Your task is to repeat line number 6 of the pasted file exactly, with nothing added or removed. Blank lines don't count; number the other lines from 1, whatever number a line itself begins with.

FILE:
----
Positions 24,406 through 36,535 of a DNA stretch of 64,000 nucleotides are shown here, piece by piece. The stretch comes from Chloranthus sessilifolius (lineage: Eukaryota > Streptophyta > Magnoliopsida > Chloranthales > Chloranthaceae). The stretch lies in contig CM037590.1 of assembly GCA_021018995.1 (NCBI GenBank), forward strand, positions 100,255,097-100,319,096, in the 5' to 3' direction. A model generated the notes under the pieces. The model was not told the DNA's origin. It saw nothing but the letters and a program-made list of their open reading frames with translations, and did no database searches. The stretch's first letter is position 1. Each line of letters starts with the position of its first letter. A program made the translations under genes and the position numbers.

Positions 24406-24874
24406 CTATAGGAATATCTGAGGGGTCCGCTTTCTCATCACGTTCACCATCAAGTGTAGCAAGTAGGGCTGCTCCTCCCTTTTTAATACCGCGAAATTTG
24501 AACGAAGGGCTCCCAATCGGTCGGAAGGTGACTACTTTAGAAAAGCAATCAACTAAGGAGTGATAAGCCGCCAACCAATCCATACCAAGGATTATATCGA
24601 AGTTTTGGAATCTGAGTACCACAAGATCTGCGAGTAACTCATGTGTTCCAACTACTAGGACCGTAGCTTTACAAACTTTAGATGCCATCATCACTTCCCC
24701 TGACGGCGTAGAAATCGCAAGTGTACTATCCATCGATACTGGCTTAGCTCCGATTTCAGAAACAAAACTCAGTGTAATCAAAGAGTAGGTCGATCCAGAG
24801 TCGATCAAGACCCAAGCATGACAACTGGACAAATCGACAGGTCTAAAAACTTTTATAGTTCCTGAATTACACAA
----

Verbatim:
24701 TGACGGCGTAGAAATCGCAAGTGTACTATCCATCGATACTGGCTTAGCTCCGATTTCAGAAACAAAACTCAGTGTAATCAAAGAGTAGGTCGATCCAGAG